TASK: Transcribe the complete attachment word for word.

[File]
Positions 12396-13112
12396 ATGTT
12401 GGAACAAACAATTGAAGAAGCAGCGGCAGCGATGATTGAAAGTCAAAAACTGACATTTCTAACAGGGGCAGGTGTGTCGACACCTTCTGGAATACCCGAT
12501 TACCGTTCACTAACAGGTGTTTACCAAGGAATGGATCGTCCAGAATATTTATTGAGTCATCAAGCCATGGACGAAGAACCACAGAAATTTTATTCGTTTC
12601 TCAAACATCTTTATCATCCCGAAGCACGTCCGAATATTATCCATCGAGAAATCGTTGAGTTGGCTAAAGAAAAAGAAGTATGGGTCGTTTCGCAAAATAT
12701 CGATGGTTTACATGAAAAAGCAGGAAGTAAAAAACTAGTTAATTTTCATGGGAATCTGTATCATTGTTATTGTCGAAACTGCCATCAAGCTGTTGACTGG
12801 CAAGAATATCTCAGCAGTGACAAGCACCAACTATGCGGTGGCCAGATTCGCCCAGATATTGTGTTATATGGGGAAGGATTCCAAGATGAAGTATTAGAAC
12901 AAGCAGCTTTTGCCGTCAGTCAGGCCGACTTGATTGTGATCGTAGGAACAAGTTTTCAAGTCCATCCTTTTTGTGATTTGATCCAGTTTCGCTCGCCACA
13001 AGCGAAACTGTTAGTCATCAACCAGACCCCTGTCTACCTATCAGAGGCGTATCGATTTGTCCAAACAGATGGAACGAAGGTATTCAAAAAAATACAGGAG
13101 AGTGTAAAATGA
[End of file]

Positions 12396-13112
12396 ATGTT
12401 GGAACAAACAATTGAAGAAGCAGCGGCAGCGATGATTGAAAGTCAAAAACTGACATTTCTAACAGGGGCAGGTGTGTCGACACCTTCTGGAATACCCGAT
12501 TACCGTTCACTAACAGGTGTTTACCAAGGAATGGATCGTCCAGAATATTTATTGAGTCATCAAGCCATGGACGAAGAACCACAGAAATTTTATTCGTTTC
12601 TCAAACATCTTTATCATCCCGAAGCACGTCCGAATATTATCCATCGAGAAATCGTTGAGTTGGCTAAAGAAAAAGAAGTATGGGTCGTTTCGCAAAATAT
12701 CGATGGTTTACATGAAAAAGCAGGAAGTAAAAAACTAGTTAATTTTCATGGGAATCTGTATCATTGTTATTGTCGAAACTGCCATCAAGCTGTTGACTGG
12801 CAAGAATATCTCAGCAGTGACAAGCACCAACTATGCGGTGGCCAGATTCGCCCAGATATTGTGTTATATGGGGAAGGATTCCAAGATGAAGTATTAGAAC
12901 AAGCAGCTTTTGCCGTCAGTCAGGCCGACTTGATTGTGATCGTAGGAACAAGTTTTCAAGTCCATCCTTTTTGTGATTTGATCCAGTTTCGCTCGCCACA
13001 AGCGAAACTGTTAGTCATCAACCAGACCCCTGTCTACCTATCAGAGGCGTATCGATTTGTCCAAACAGATGGAACGAAGGTATTCAAAAAAATACAGGAG
13101 AGTGTAAAATGA